WISCONSIN — "Contact tracing" means having a team of "health detectives" in place to interview anyone who's tested positive for coronavirus, about their interactions with others. Then, notifying those other people about their possible exposure. It's believed to be a key component in stopping the spread of COVID-19 at the local, state, and national levels.
In TMJ4's "Safer at Home" Town Hall, Milwaukee Mayor Tom Barrett revealed he's looking into utilizing some staff from Milwaukee Public Schools for contact tracing.
"We're working with MPS to see if we can use some of their nurses," he said.
The Mayor's office confirming Friday they've "begun the process of partnering with MPS and recruiting nurses."
MPS says plans are very preliminary, but the district wants to support the city's efforts.
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Governor Tony Evers shared a similar message.
"We're hiring 1,000 contact tracers and hope to have more," Evers said during the "Safer at Home" Town Hall.
Karen Luczkowski - a retired nurse from Franklin - reached-out saying she, and other women she knows, want to help with contact tracing, but they don't hear back on how.
"They keep saying at these briefings that they need people to do it, but they don't tell people how they can actually volunteer or sign up to work," she said. "It's frustrating. The sooner we get this going, the sooner we can go back to a more normal way of life."
TMJ4 News shared Luczkowski's contact information with the Governor's team, which tells us Evers will call her directly. They also shared the website for people who want to volunteer for coronavirus response. You can find that here.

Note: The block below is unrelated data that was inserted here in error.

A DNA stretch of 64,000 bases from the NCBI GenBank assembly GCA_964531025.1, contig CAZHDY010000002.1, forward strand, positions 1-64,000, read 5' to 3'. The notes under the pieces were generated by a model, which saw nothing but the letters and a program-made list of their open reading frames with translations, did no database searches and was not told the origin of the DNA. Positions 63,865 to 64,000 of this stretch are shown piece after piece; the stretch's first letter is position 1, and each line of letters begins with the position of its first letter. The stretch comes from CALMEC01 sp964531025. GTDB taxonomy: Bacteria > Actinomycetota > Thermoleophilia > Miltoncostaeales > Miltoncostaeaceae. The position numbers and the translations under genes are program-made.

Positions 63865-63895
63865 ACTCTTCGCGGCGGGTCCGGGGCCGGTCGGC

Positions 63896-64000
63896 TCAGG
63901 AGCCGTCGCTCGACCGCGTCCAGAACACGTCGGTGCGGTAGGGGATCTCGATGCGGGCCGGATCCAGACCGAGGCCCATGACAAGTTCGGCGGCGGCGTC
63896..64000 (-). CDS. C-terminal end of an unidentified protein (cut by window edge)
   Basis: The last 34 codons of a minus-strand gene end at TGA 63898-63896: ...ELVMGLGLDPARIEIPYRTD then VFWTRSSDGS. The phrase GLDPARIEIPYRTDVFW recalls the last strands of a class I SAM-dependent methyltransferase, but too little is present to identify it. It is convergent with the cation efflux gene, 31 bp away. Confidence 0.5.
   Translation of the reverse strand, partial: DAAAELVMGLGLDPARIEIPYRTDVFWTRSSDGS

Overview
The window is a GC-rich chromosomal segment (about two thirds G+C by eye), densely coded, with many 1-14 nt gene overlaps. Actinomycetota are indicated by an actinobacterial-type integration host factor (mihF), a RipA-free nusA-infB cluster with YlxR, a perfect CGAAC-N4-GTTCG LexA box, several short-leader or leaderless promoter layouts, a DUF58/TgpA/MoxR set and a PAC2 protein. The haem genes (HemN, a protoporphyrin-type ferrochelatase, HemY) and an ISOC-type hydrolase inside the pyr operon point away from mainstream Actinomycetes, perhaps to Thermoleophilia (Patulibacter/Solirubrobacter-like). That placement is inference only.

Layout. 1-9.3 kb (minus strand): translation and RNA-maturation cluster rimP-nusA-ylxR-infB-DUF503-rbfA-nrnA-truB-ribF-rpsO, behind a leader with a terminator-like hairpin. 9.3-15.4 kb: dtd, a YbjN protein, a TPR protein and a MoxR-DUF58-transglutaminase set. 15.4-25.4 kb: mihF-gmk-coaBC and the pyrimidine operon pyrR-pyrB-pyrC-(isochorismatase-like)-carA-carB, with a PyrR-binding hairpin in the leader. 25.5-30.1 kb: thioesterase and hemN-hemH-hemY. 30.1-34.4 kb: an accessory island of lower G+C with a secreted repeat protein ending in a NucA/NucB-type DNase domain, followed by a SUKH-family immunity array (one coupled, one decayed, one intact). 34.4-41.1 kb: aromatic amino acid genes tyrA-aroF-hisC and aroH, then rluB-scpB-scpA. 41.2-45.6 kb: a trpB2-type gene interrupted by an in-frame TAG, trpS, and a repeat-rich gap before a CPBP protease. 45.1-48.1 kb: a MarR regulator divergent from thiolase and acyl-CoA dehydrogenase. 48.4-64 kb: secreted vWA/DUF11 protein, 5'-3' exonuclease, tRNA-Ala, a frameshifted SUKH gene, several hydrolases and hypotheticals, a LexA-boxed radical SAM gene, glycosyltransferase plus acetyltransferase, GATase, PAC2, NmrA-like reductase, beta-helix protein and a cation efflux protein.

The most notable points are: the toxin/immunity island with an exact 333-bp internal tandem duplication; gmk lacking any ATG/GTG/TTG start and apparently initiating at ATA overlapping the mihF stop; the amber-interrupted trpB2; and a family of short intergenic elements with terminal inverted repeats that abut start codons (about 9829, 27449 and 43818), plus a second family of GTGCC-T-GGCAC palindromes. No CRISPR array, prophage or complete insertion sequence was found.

Meanwhile, Waukesha County has turned employees form the courts, and other departments, into contact tracers.
"They came in for five days of training, then they were set up and ready to go," said Waukesha County Executive Paul Farrow. "They can do contact tracing from home with a shared database. We've created a training program so we can soon bring more people into it."
Farrow says a team of more than 30 county employees are now able to start contact-tracing within 12 hours of a COVID-19 case being identified.
"It really gives us the ability to stop any type of flare-ups," he said. "Proof of that is in the numbers."
According to Farrow, Waukesha County contact tracers have reached out to more than 3,600 people suspected of having COVID-19. The county has had 290 total confirmed cases, 103 of which are active right now. Farrow says everyone else has been cleared.